What do you do to keep your dog healthy? Have you ever tried feeding your pet seaweed or fish? Leave a comment and share your tips!

GHC youtube Video

Watch an In-Depth Video on
Everything You Need to Know About Iodine

Video Length: 60 minutes

References (7)
  1. Scott-Moncrieff JC. Thyroid disorders in the geriatric veterinary patient. Veterinary Clinics of North America: Small Animal Practice. 2012 July;42(4):707-25, vi-vii. doi: 10.1016/j.cvsm.2012.04.012.
  2. Bojanic K, Acke E, Jones BR. Congenital hypothyroidism of dogs and cats: a review. New Zealand Veterinary Journal. 2011 May;59(3):115-22. doi: 10.1080/00480169.2011.567964.
  3. Meeking SA. Thyroid disorders in the geriatric patient. Veterinary Clinics of North America: Small Animal Practic. 2005 May;35(3):635-53.
  4. Rijnberk A, Kooistra HS, Mol JA. Endocrine diseases in dogs and cats: similarities and differences with endocrine diseases in humans. Growth Hormone & IGF Research. 2003 August;13 Suppl A:S158-64.
  5. Dillitzer N, Becker N, Kienzie E. Intake of minerals, trace elements and vitamins in bone and raw food rations in adult dogs. British Journal of Nutrition. 2011 October;106 Suppl 1:S53-6. doi: 10.1017/S0007114511002765.
  6. Rey-Crespo F, López-Alonso M, Miranda M. The use of seaweed from the Galician coast as a mineral supplement in organic dairy cattle. Animal. 2014 April;8(4):580-6. doi: 10.1017/S1751731113002474.
  7. Aupperle H, Gilesche K, Schoon HA. Tumors of the thyroid gland in dogs--a local characteristic in the area of Leipzig. Dtsch Tierarztl Wochenschr. 2003 April;110(4):154-7.

†Results may vary. Information and statements made are for education purposes and are not intended to replace the advice of your doctor. Global Healing Center does not dispense medical advice, prescribe, or diagnose illness. The views and nutritional advice expressed by Global Healing Center are not intended to be a substitute for conventional medical service. If you have a severe medical condition or health concern, see your physician.

  • Jon Anthony Hamilton

    is your Detoxadine a good iodine source for dogs?

  • Great question! Yes it can. Pets can take 1 drop per day for each 25 pounds they weigh. Detoxadine® can be given directly in the mouth or added to food.

  • Kate

    I add Solid Gold’s Seameal to my dog’s food. I’m glad I saw this article and will be ordering the Detoxadine for myself and she may get a little as well.

  • Great! Please be sure to send us your feedback.

  • TuckFyranny

    My 8 year old Golden Retriever just got a low thyroid reading. I was told the number was on the low end of “normal” at 0.9 (normal being 0.8 to 3.5). Also, his weight has increased from 70 to 87 lbs in 3 months (following being neutered) and I’m concerned for his health.
    The Vet wants me to supplement with medication (hormone replacement) but I hear this is a life sentence as it will not heal the thyroid but do its job for it. I personally am using Survival Shield X2 iodine in detox and am wondering if 2 drops per day would do him good. I am also cutting his food intake by 30%. Is there anything else I can do and should I use the X2.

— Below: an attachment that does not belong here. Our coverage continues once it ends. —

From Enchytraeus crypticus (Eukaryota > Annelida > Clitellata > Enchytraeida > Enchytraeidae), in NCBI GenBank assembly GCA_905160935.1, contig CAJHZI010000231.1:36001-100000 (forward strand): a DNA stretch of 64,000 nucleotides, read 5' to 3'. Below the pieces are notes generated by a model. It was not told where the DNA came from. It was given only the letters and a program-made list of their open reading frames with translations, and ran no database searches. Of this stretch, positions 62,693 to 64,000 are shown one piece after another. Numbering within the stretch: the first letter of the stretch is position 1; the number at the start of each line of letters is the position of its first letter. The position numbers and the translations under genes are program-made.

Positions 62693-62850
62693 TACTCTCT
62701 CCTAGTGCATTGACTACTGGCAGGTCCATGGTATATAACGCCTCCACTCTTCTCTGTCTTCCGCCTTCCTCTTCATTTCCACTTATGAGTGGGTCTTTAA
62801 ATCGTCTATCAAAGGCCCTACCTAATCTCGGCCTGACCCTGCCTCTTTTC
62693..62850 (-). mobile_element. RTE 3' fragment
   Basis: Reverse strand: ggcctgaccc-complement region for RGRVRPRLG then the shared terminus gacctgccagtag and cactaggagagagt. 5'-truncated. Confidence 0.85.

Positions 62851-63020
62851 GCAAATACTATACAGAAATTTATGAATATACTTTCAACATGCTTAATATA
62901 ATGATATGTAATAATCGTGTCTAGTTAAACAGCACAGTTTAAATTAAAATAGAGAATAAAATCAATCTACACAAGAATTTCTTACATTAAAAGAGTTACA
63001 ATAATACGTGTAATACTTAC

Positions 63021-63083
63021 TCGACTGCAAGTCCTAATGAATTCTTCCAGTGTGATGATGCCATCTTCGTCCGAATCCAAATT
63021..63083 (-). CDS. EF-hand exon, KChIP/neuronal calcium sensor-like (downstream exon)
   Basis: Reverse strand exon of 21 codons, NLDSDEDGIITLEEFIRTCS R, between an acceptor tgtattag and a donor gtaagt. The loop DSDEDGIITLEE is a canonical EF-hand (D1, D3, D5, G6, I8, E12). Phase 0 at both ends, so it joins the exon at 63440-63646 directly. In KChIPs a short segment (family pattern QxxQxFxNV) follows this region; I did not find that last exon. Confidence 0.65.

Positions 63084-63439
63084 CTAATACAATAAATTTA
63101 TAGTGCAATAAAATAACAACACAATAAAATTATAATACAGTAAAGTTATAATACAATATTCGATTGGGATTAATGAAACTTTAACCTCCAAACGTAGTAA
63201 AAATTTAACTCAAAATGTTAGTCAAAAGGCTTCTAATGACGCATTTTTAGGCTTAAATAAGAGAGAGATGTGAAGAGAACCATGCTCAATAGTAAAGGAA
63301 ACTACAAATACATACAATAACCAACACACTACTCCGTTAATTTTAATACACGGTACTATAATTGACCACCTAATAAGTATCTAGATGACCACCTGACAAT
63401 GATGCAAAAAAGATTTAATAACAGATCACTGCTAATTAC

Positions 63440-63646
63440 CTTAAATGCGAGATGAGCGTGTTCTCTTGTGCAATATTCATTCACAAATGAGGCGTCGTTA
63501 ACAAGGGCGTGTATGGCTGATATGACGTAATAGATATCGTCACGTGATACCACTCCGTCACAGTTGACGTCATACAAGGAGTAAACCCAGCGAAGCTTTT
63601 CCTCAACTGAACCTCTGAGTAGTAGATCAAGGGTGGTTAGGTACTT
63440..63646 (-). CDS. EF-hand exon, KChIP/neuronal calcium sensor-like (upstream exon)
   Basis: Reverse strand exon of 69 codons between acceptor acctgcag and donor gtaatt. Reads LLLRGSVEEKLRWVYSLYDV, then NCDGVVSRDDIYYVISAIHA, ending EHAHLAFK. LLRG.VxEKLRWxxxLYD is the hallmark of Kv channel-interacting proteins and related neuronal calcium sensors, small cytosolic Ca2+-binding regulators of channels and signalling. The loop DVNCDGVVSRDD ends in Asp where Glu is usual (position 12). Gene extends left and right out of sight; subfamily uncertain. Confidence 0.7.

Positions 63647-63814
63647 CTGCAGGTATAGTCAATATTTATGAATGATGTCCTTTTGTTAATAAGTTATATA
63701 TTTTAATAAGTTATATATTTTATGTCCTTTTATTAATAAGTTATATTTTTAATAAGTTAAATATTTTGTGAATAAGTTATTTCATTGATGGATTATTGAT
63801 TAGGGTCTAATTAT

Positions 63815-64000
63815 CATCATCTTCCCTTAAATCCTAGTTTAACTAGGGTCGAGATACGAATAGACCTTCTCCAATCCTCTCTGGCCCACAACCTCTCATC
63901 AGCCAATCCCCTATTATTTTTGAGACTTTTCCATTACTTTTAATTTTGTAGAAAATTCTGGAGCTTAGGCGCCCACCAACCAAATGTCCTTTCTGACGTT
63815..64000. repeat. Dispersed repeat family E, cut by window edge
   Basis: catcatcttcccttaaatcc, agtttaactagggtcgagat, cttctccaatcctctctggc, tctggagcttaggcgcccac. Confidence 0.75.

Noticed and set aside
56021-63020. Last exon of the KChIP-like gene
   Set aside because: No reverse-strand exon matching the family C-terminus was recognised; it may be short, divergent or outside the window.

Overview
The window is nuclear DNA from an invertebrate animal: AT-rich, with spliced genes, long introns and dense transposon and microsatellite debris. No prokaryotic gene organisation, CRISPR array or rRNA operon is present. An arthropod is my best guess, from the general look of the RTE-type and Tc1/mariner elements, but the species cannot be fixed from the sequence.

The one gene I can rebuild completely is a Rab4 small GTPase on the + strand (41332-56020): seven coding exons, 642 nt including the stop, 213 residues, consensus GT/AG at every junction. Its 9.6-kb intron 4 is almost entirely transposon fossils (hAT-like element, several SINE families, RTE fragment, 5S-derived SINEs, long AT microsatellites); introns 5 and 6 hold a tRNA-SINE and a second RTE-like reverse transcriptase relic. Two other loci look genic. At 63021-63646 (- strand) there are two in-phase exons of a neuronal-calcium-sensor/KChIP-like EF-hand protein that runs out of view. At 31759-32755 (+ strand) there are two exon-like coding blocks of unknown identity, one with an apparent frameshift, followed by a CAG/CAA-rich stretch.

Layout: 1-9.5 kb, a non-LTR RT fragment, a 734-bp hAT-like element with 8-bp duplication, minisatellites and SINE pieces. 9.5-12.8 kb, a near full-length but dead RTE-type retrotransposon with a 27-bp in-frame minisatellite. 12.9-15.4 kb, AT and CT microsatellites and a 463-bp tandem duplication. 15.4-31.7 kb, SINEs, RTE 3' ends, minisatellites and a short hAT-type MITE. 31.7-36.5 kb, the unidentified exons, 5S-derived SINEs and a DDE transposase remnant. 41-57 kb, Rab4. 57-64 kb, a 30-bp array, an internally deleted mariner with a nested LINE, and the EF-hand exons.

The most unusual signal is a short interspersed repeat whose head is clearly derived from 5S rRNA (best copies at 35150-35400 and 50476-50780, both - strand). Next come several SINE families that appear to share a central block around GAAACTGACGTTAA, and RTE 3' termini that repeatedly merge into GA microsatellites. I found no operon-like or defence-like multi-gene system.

• There are a lot of people who give their dogs supplemental iodine. Let us know what kind of result you get.

  • I always give my dogs (Rottie & Rattie) some sardines added to their dry food. I am vegetarian and all through my lifetime of dogs only the terriers liked veggies, vegetable juice and even seaweed but none of my larger dogs would try them. Terriers are always up for everything!

  • cowgirlnu1

    I am the owner of a 2 year old male great dane with significant hair loss, anxiety and weight gain issues. I also have a 10 month old bull mastiff with hair loss and demodex early on. I have been giving both of them supplemental iodine. Lugols J Crow 2% iodine/potassium iodide solution daily. I have noticed a big reduction in hair loss in just a short time. I have been doing iodine supplementation myself for about 6 weeks and love the energy and loss of pain I once had daily.

  • mimi

    Do you use it orally? If yes, try transdermal application. It’s safe and it works! Rub 2-3 drops on Lugol’s iodione on your wrists (the skin is thin there). Neck or behind the ears would be safe in dogs (they cannot lick it). According the studies from 1930’s, about 12% of iodine is absorbed and stored under the skin for about 24 hours, from where the body can use it as needed. I had elevated level of TSH, then used iodine transdermally for about a month before retesting and TSH level dropped by 0.8 to normal level.

  • Mandi Winnicki

    Does anyone know how much iodine supplement to give a dog? By pound? I have two small dogs. 10 and 15 pounds the 15 pounder needs to loss some weight, I have been adding more daily exercise and watching food portions.
    I feel like iodine is helping me and was wondering if it will help my doggies.

  • Invest_It

    I give my dogs Lugols Iodine 7% solution with their dry food daily. My 16 ish pound Jack Russell gets ONE DROP from the dropper which equals about 6.25 mg. and my Australian Shepherd gets 2 DROPS = 12.5 mg.
    Just like humans you need to make sure they are getting enough of the companion supplements, like selenium, so their bodies will utilize the Iodine correctly. I would suggest reading up on iodine and companion supplements for humans to help educate yourself. My dogs dry food has just about enough of the other supplements except the mineral salt.